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Indigenous Methods and Manuscript Preservation

by: Anupam Sah

The National Mission for Manuscripts, through its nationwide documentation efforts, is engaged in preserving and rendering accessible India’s knowledge cultures. The Mission’s Seminar Series, Samrakshka, which began in February 2005, presents various regional and local practices employed in the creation and preservation of manuscripts.

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ISBN: 9788190402903
Year Of Publication: 2007
Edition: 1st
Pages : xvii, 252
Bibliographic Details : 22 Coloured plates; 4 b/w photographs; Index
Language : English
Binding : Hardcover
Publisher: D.K. Printworld Pvt. Ltd.
Size: 23
Weight: 550

Overview

The National Mission for Manuscripts was established as a five-year project in February 2003 by the Department of Culture, the Ministry of Tourism and Culture, Government of India. Its purpose is to locate, document, preserve and disseminate the knowledge content of Indian manuscripts. The Mission, through its nation-wide network and documentation efforts, is engaged in preserving and rendering accessible India’s knowledge cultures, seeking to link the ideas and visions of the past with the future. The Mission’s Seminar Series, ‘Samrakska’, began with a Seminar in February 2005 on Oral Traditions and Indigenous Methods of Preservation and Conservation of Manuscripts. Papers presented during this Seminar deal with the various regional and local practices employed in the creation and preservation of manuscripts. They provide valuable information on old and indigenous techniques which, over the years, have been relegated to the margins of contemporary conservation practices and deserve a revival. Conducted over a period of three years, the Seminar provided ample opportunity to the participants to share their ideas and experiences, discuss the merits of various alternatives and formulate plans in the area of manuscript conservation for the future.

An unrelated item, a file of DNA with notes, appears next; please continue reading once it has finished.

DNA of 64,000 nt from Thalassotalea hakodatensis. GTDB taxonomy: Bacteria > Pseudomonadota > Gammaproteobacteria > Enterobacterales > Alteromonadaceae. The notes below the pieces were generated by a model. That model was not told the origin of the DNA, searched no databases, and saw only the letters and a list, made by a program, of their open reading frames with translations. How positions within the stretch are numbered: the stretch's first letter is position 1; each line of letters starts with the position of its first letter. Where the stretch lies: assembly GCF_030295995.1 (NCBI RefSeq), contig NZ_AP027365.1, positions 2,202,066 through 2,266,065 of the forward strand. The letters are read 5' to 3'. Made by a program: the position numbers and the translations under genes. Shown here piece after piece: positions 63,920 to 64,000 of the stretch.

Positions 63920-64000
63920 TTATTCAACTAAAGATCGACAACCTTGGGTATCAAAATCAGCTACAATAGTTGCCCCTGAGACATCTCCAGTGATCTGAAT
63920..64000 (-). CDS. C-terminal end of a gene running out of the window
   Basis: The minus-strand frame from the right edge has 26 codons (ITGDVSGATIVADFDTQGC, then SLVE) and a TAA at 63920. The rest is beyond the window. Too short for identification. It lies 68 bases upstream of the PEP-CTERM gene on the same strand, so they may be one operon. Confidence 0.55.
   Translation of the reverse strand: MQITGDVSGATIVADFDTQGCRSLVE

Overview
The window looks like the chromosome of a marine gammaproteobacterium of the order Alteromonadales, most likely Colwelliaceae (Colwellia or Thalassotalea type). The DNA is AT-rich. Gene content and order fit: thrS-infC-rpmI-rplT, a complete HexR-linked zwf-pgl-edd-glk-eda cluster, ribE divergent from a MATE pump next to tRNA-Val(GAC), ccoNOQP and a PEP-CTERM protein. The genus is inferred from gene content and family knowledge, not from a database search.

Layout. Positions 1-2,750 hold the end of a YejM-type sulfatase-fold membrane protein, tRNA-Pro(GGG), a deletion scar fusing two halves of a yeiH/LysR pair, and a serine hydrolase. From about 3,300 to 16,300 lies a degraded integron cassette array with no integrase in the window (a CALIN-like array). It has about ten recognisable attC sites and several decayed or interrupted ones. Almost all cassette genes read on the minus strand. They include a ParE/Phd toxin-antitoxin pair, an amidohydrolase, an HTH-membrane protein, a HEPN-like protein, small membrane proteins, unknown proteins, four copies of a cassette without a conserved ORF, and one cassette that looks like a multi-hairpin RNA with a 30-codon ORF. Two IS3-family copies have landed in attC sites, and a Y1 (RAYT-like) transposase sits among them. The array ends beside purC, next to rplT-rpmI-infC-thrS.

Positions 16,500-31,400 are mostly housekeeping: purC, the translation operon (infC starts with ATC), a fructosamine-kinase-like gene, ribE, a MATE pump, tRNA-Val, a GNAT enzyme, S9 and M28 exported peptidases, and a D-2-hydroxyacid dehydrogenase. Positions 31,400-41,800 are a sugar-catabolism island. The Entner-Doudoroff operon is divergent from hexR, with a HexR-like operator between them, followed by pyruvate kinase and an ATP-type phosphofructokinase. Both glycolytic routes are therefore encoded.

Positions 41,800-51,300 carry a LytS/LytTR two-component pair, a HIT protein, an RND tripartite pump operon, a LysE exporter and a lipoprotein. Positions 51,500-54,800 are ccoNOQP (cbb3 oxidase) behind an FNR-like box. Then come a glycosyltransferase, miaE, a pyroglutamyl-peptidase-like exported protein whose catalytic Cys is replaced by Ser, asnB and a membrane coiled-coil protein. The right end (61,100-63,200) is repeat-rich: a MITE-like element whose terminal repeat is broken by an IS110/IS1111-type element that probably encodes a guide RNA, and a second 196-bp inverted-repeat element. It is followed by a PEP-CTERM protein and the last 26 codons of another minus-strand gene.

Contents

Preface
— Sudha Gopalakrishnan
Acknowledgement
Key to Transliteration
Introduction
— Anupam Sah
Keynote Address
— O.P. Agrawal
1. Learning and Aphasia: Reflections on India’s Oral Traditions
— G.N. Devy
2. The Sacred Thread
— Heather Brown
3. An Introduction to the Traditional Practices for the Control of Bio-Deterioration of Manuscripts
–K.K. Gupta
4. Indigenous Conservation Practices for Palm-leaf Manuscripts in India
— C.N.K. Alahakoon
5. Traditional Method of Sancipat Making and Preparation of Ink in Ancient Assam
— Bhupen Goswamee
6. Sancipat Tradition: A Study in the Majuli Island of Assam
— Utpal Das
7. Scientific Analysis of Traditional Indigenous Methods of Manuscript Preservation
— Sudhendu Mandal
— Sanjay Kumar Maiti
8. The Use of Turmeric in the Preservation of Manuscripts
— S. Subbaraman
9. Traditional Methods of Conservation of Paper Manuscripts: As Gleaned from Two Persian Texts
— Imtiaz Ahmad
10. Awareness and Practices of Manuscript Preservation in Ancient and Medieval India: A Review of Literary Evidence
— Shreenand L. Bapat
11. Traditional Practices and Palm-leaf Manuscripts in Tamil Nadu
— V. Jeyaraj
12. Manuscript Conservation in the Shaivite Mathas of the Erode District of Tamil Nadu
— C. Maheswaran
13. Indigenous Practices and Materials for Conservation of Manuscripts in Libraries
— S.K. Das
14. Palm-leaf Manuscripts and Indigenous Conservation Practices at the Saraswati Mahal Library, Thanjavur
— P. Perumal
15. The Manuscripts of the Tawang Monastery
— Maltesh Motebennur
— Nawang Phuntso
16. Manuscript Conservation Methods Employed at the Rampur Raza Library
— W.H. Siddiqui
17. Paper Making at Sanganer: Changes Over Time
— Ritu Jain
18. The Jain Approach to the Conservation of Manuscripts
— Jitendra B. Shah
19. Kadata of Karnataka: An Introduction
— Usha Suresh
20. Indigenous Methods of Conservation of Manuscripts in Manipur
— K. Sushila Devi
21. Decline and Revival of Forgotten Manuscript Traditions
— Anupam Sah
The Contributors
Index

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